return Json(false, JsonRequestBehavior.AllowGet);
        }
        return Json(true, JsonRequestBehavior.AllowGet);
    }
}

View:

<script src="<%= Url.Content("~/Scripts/jquery.validate.js") %>" type="text/javascript"></script>

<% using (Html.BeginForm()) { %>
    <label for="Account_Email">e-mail</label> 
    <%= Html.EditorFor(x => x.Account.Email) %>
    <span class="ErrorMessage"></span>
<% } %>


<script type="text/javascript">
    $('form').validate({
        rules: {
            'Account.Email': {
                required: true,
                email: true,
                remote: '<%= Url.Action("ValidateEmail", "Home") %>'
            }
        }
    });
</script>
share|improve this answer
    
@Darin - This didn't work for me. I changed the ValidateEmail to the returntype you mentioned above, but in Chrome it seems the same result is returned. So either just true or false as a plain string. The comma I forgot because the remote line is commented on my code, but nice catch :). However, changing the remote call to @Url.Action... causes the server method to never being called at all, so I had to revert it to "Registration/ValidateEmail". Shouldn't that work? The end result is the same. true or false is returned from the method, but the validation for the field fails. –  Øyvind Knobloch-Bråthen Apr 15 '11 at 16:26
    
Is it that I'm using "Registration/ValidateEmail" that causes it to fail (even if I can see that the method is running, and returning it's value to the browser? This has been bugging me all day :( –  Øyvind Knobloch-Bråthen Apr 15 '11 at 16:27
    
@Øyvind Knobloch-Bråthen, please see my update for a full example. There might be an issue with the way the email value is received in your ValidateEmail action. Because the plugin will send it as ValidateEmail?Account.Email=xxx you need to perform correct model binding. –  Darin Dimitrov Apr 15 '11 at 18:20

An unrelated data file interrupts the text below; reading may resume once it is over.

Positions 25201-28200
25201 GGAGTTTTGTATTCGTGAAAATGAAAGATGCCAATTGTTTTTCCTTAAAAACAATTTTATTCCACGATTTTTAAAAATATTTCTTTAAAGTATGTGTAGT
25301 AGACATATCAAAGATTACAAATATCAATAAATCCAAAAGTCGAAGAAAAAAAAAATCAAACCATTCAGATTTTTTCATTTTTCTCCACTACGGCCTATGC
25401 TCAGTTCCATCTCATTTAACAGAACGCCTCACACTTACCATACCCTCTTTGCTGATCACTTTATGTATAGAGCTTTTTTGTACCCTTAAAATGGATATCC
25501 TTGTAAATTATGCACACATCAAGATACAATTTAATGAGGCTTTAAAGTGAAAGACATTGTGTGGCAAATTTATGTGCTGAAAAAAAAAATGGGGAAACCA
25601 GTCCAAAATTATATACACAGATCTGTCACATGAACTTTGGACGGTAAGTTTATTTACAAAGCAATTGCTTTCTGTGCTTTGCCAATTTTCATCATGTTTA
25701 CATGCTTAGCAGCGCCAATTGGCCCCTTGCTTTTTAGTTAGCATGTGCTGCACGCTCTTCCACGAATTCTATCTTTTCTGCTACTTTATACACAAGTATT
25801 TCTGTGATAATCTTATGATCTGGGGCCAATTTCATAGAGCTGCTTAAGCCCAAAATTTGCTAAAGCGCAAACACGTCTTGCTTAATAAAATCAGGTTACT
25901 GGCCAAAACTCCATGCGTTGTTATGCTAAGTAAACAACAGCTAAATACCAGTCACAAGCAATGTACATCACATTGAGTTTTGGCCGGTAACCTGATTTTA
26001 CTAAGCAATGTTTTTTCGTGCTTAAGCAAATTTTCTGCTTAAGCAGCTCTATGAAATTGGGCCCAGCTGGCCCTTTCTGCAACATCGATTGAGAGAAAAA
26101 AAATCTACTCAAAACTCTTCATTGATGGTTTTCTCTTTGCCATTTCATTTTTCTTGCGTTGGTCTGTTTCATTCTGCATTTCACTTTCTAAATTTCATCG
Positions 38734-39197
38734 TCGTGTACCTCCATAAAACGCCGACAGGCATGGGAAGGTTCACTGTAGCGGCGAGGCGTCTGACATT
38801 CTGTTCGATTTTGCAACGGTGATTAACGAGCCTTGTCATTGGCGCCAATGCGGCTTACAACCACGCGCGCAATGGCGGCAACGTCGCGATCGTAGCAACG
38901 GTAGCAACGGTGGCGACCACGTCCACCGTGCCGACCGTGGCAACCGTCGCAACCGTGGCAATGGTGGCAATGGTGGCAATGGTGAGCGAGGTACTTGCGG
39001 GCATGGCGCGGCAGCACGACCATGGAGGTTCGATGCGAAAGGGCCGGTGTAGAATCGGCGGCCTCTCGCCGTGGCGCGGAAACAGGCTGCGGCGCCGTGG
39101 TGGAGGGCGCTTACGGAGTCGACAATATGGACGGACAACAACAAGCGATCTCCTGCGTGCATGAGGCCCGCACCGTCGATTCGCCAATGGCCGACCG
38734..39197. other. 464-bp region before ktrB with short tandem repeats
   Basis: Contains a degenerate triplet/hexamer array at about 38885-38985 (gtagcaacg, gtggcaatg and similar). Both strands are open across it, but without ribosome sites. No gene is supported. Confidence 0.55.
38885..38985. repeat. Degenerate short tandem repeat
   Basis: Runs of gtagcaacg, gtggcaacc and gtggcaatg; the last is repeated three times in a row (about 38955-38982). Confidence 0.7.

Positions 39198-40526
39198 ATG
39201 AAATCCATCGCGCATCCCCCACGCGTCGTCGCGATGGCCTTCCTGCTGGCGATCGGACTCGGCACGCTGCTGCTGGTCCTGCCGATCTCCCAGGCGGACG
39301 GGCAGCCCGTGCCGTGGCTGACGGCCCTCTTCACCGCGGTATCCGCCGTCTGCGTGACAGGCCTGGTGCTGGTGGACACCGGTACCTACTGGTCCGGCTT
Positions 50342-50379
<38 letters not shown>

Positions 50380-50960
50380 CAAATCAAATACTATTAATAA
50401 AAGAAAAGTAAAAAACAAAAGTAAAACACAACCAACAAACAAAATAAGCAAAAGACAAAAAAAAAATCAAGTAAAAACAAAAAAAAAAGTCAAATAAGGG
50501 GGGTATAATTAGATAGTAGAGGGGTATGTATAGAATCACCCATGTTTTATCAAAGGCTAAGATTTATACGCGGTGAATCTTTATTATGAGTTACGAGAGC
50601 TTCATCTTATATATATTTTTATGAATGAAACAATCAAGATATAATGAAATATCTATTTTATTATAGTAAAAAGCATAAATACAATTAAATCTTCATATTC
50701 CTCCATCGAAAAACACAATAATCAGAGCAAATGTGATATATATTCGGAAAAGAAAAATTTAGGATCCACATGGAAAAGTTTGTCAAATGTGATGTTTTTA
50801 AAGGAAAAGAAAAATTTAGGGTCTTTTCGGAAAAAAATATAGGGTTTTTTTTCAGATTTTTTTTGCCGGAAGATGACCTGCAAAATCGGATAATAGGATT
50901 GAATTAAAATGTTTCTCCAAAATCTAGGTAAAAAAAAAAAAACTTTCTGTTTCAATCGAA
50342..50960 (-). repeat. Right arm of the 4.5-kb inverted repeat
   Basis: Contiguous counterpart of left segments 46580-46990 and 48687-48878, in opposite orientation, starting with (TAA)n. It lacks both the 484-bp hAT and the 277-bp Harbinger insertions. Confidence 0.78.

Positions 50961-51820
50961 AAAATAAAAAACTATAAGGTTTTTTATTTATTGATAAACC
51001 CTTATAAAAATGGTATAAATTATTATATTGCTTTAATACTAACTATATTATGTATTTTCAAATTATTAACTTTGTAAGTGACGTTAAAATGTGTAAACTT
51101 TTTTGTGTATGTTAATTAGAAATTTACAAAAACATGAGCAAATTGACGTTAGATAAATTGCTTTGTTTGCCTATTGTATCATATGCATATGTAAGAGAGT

@Darin - Thanks a lot for your effort, but the result is the same. I changed the ValidateEmail to use the ViewModel instead, and when debugging I can see that is receives the email, and returns true or false respectively. It's just that the validation in the browser does not seem to care about the result at all. Thanks for taking the time to help me. I think I will have to resort to writing a custom validator method, but it feels unnecessary when it should have worked out of the box. Thanks again for your time. –  Øyvind Knobloch-Bråthen Apr 16 '11 at 5:05
    
@Darin - I found the answer to my problem now, and have added it as an answer to this question if you are curious. Sorry for wasting your time. –  Øyvind Knobloch-Bråthen Apr 16 '11 at 21:58
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up vote 0 down vote accepted

I found the answer here at last, and it was not my code that was wrong, but the jQuery.Validate plugin version.

I used the Validate plugin that shipped with Visual Studio 2010, and I have upgraded jQuery from version 1.4.1 to 1.5.1 in the same project. The problem is that the Validate plugin that ships with Visual Studio 2010 (version 1.6) is not compatible with jQuery 1.5.1. It mostly is, but not the Ajax based functionality.

So updating jQuery.Validate to 1.8 solved the problem.